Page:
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J.A. Olson Co. v. City of Winona

    Brief Fact Summary.

    Plaintiff sued Defendant in federal court based on diversity jurisdiction. The district court dismissed the case for lack of jurisdiction, holding that Plaintiff was a citizen of the same state as Defendant because Plaintiff’s primary place of business was in the same state as Defendant’s state of incorporation.

    Synopsis of Rule of Law.

    A corporation’s principal place of business is the state in which, given the totality of the circumstances, it predominately operates and makes managerial decisions, even if the corporation is headquartered in another state.

    Facts.

    J.A. Olson Company (Plaintiff) alleged federal subject matter jurisdiction based on diversity of citizenship. Plaintiff sued the City of Winona (Defendant), which was incorporated in Mississippi. Plaintiff was incorporated in Illinois and had various operations in Mississippi. Plaintiff maintained its only manufacturing plant in Mississippi. Plaintiff also made significant managerial decisions in Mississippi, including: employment, production, and account management decisions. Plaintiff maintained bank accounts in Mississippi and was involved in various Mississippi organizations and associations. Plaintiff was not a member of similar organizations or associations in other states. While Plaintiff was headquartered in Illinois, the decisions made in Illinois were based on information derived from Mississippi. The district court held that Plaintiff’s primary place of business was in Mississippi and dismissed the case for lack of jurisdiction.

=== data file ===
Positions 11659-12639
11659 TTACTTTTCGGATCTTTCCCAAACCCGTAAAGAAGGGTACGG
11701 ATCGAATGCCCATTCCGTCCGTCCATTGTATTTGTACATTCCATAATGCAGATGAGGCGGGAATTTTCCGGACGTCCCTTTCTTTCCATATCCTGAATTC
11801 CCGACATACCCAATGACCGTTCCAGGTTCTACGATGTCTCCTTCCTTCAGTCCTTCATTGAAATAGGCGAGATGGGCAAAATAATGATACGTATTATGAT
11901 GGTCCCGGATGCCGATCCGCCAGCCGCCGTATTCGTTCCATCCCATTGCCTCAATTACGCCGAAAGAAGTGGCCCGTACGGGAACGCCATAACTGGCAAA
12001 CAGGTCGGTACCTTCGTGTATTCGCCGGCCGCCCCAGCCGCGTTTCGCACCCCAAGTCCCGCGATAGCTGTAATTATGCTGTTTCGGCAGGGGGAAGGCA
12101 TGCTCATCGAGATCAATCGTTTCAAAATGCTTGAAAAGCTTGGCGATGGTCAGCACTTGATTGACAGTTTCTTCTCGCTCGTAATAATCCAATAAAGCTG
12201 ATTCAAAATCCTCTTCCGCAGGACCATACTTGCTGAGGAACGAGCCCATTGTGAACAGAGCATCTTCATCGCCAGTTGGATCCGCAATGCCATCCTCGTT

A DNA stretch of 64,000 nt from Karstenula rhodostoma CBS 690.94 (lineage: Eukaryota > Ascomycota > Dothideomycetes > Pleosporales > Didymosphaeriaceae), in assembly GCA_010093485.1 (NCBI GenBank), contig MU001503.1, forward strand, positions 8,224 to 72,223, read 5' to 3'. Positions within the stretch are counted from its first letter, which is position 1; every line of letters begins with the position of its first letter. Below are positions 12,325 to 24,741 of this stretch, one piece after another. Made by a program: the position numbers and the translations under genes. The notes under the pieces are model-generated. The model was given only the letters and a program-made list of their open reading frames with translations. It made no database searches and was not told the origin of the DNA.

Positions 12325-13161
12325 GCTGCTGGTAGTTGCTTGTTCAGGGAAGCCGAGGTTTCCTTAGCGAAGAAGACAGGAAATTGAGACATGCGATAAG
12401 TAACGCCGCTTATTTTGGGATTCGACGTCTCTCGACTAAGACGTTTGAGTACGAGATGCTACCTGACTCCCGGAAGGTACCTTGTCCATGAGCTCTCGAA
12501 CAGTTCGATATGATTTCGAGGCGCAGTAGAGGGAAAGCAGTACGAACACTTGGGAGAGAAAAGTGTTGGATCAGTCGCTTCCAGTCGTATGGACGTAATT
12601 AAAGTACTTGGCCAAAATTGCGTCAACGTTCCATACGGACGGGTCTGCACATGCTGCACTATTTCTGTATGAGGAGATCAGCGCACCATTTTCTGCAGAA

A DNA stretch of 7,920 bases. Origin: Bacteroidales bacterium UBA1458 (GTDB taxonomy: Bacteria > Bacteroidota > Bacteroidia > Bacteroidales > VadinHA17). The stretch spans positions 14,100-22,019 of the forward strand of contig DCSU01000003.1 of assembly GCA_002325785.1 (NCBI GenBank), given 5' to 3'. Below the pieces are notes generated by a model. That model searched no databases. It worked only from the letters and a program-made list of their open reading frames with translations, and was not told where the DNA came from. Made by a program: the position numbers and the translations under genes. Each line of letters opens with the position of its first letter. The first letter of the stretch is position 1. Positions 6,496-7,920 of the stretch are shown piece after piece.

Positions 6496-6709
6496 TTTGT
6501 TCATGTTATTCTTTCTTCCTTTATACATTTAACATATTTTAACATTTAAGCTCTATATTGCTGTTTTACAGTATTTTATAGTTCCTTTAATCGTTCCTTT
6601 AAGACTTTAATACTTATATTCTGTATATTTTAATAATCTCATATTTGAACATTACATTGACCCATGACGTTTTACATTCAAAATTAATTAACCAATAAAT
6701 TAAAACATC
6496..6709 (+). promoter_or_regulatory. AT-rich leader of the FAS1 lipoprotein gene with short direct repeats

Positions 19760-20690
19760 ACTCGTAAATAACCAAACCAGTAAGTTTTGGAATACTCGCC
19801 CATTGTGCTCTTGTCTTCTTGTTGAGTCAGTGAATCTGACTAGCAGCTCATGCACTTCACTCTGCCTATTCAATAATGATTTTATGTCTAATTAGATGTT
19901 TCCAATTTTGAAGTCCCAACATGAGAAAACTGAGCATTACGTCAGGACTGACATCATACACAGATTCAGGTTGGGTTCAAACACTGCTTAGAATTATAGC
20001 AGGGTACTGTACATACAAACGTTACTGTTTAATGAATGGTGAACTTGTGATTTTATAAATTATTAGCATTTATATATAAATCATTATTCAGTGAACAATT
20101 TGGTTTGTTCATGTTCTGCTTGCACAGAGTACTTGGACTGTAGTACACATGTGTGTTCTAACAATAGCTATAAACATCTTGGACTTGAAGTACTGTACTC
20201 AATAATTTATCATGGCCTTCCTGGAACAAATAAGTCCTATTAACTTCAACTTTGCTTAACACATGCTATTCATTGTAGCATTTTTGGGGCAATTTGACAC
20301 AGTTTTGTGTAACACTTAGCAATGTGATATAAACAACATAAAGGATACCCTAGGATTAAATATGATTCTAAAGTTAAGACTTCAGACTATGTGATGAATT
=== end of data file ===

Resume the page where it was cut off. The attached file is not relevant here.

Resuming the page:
Issue.

    Whether a corporation’s principal place of business is the state in which, given the totality of the circumstances, it predominately operates and makes managerial decisions, even if the corporation is headquartered in another state.

     

    Held.

    Yes. The trial court’s dismissal for lack of jurisdiction is affirmed. A corporation’s principal place of business is the state in which, given the totality of the circumstances, it predominately operates and makes managerial decisions, even if the corporation is headquartered in another state.

    Discussion.

    In determining a corporation’s principal place of business, the court first looks to the place from where the company is primarily controlled. When the corporation is controlled from one state yet has its operations in another, the court will give significant consideration to the place from where the company is operated and look at the company’s operations as a whole to determine the principal place of business. In this case, Plaintiff is headquartered in Illinois and executive-level decisions are made there. However, Plaintiff’s operations are concentrated in Mississippi. Additionally, Plaintiff’s only manufacturing facility is in Mississippi. The majority of Plaintiff’s employees work in Mississippi. Plaintiff is a member of Mississippi organizations and associations, and Plaintiff is not a member of similar organizations in other states. Plaintiff makes employment and production decisions in Mississippi, and Plaintiff maintains corporate banking records and accounts in Mississippi. While managerial decisions are made in Illinois, those decisions are based on information derived from Mississippi. Plaintiff’s principal place of business is Mississippi, as that is where the company operates and makes managerial decisions.


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